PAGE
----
Best articles for the power of words

What are the best ways to use words with power? One way is to know what they are, and how to use them.

There are great articles out there on the power of writing. I’ve written some myself on the power of words and there is much to learn.

Some words are magical and powerful. Via Mark H Evans

Persuasive words

This article by social media app (now there’s a phrase made of terms that didn’t exist a few years ago) Bufferapp rounds up the several articles on the most persuasive words. It also has a discussion on whether all these findings apply in all countries.

It cites an old UCL study and books on powers of persuasion and does a nice job of summing up the thinking around powerful words.

Powerful words – the top five…

This is a little bit of a cheat as it uses an article cited in the Bufferapp article but has some real insight into copywriting and word power.

Gregory Ā Ciotti, the author and a copywriter, lists the top five most powerful words and, more importantly, explains why they are so.

His are:

  1. You
  2. Free
  3. Because
  4. Instantly
  5. New

Now this is similar to what David Ogilvy details in his book on advertising, but it’s worth reading the article due to the reasoning.

…or just one word

According to Jonathan Goodman at Ā Viralnomics (really? That sounds like a name our children will look back on and shake their heads) there is only one powerful word – ‘because’.

In his article it’s ‘because’ because (ahem) people like to know reasons why.

In the army, officers are given books to plan their operations – one of the first things they have to do is sum up the mission purpose in one sentence. Part of that sentence must always include ‘in order to…’ – army speak (because its an organisation that calls a long march a ‘tactical advance to battle’) for ‘because’.

Liars and the lying words they use

If you want to know a bit more about the psychology of words, and you don’t mind a bit of journal reading, then this study from the University of Texas on words used in deception is a good read.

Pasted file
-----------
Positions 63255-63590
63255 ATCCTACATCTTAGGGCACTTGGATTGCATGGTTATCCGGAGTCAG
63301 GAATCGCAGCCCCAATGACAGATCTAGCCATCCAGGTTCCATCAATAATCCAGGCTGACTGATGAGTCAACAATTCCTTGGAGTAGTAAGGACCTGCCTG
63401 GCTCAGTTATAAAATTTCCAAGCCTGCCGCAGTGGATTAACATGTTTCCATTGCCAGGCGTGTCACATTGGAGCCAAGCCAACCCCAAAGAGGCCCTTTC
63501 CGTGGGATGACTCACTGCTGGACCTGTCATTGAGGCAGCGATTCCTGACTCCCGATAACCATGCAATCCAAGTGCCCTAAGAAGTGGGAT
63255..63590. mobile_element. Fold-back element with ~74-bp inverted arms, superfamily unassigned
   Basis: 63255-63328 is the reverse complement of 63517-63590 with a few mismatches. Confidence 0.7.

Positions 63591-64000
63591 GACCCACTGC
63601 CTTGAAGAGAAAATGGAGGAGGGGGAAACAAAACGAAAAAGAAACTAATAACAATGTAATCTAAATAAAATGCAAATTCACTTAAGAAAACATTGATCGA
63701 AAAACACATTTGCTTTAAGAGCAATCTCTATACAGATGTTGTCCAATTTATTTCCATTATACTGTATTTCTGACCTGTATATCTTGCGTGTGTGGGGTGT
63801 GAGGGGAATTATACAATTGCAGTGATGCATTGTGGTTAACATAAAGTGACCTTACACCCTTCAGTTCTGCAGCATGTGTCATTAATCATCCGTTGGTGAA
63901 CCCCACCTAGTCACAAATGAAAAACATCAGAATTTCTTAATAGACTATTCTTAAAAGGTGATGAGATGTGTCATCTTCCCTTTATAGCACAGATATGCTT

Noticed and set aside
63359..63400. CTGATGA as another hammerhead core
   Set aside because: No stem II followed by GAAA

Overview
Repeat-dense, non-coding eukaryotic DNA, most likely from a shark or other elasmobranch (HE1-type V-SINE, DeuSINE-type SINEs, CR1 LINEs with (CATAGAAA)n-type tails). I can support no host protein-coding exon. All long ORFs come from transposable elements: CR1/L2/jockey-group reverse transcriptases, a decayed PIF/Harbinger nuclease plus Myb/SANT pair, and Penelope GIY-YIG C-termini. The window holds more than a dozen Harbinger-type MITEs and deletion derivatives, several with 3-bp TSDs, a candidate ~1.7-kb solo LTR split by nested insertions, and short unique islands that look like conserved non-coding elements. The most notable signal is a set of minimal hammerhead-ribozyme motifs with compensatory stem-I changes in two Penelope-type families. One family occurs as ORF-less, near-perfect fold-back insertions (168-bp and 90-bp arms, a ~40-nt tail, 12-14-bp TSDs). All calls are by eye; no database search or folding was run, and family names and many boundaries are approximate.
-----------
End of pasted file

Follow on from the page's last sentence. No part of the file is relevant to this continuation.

Wether you want to watch out for liars, or create a decent liar as a character, this study by Matthew Newman and James Pennebaker – Pennebaker is behind the LIWC program I use for word analysis – this is essential reading.

Social media word use

Seeing as social media is becoming more important, it’s good to look at whether word use tells us anything.

According to Teresa Correa et al at the University of Texas (again), there are an awful lot of narcissists on social media. Shocking, I know, but what I like about this is the detailed and methodical way they classified people asĀ narcissists, basing it on measurable factors rather than pure opinion.

So there you have it, five sites worth checking out if you want to find out more about words, whether it is for personal, business and writing use.

By Jonathan Richardson

Jonathan Richardson is a writer and the editor of Considered Words.

He's worked as a journalist, writer and analyst for organisations including the BBC and Which? He's also written for the stage in Cambridge, radio and sketches at the Edinburgh festival.

He's now a freelance writer and data analyst.

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